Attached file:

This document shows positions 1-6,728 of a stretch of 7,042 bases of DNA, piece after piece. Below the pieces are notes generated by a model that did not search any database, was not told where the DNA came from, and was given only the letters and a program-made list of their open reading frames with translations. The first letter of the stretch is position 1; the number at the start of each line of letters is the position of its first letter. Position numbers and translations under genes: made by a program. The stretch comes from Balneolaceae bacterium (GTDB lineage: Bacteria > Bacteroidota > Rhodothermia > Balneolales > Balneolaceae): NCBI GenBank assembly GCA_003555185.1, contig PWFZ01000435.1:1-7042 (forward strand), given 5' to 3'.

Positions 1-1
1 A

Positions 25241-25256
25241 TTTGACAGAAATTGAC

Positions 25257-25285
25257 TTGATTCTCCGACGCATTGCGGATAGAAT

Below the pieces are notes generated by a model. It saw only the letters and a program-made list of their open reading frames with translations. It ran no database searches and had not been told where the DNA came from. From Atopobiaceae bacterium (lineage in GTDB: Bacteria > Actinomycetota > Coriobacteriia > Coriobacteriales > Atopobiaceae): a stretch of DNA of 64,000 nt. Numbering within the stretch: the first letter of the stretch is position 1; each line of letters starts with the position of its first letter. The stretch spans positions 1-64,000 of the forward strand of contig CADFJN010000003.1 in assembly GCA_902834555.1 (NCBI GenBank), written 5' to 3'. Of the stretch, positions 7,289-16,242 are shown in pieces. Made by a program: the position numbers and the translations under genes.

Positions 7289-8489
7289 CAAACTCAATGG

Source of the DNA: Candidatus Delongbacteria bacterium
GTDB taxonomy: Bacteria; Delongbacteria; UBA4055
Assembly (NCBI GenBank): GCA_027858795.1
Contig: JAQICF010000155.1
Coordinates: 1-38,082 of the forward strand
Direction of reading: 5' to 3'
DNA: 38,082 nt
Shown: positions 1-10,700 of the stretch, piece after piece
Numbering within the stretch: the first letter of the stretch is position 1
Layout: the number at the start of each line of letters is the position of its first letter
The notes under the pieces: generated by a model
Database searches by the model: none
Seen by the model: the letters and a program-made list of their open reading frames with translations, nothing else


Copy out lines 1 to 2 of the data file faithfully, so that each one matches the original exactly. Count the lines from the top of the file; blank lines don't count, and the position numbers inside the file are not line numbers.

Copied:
This document shows positions 1-6,728 of a stretch of 7,042 bases of DNA, piece after piece. Below the pieces are notes generated by a model that did not search any database, was not told where the DNA came from, and was given only the letters and a program-made list of their open reading frames with translations. The first letter of the stretch is position 1; the number at the start of each line of letters is the position of its first letter. Position numbers and translations under genes: made by a program. The stretch comes from Balneolaceae bacterium (GTDB lineage: Bacteria > Bacteroidota > Rhodothermia > Balneolales > Balneolaceae): NCBI GenBank assembly GCA_003555185.1, contig PWFZ01000435.1:1-7042 (forward strand), given 5' to 3'.

Positions 1-1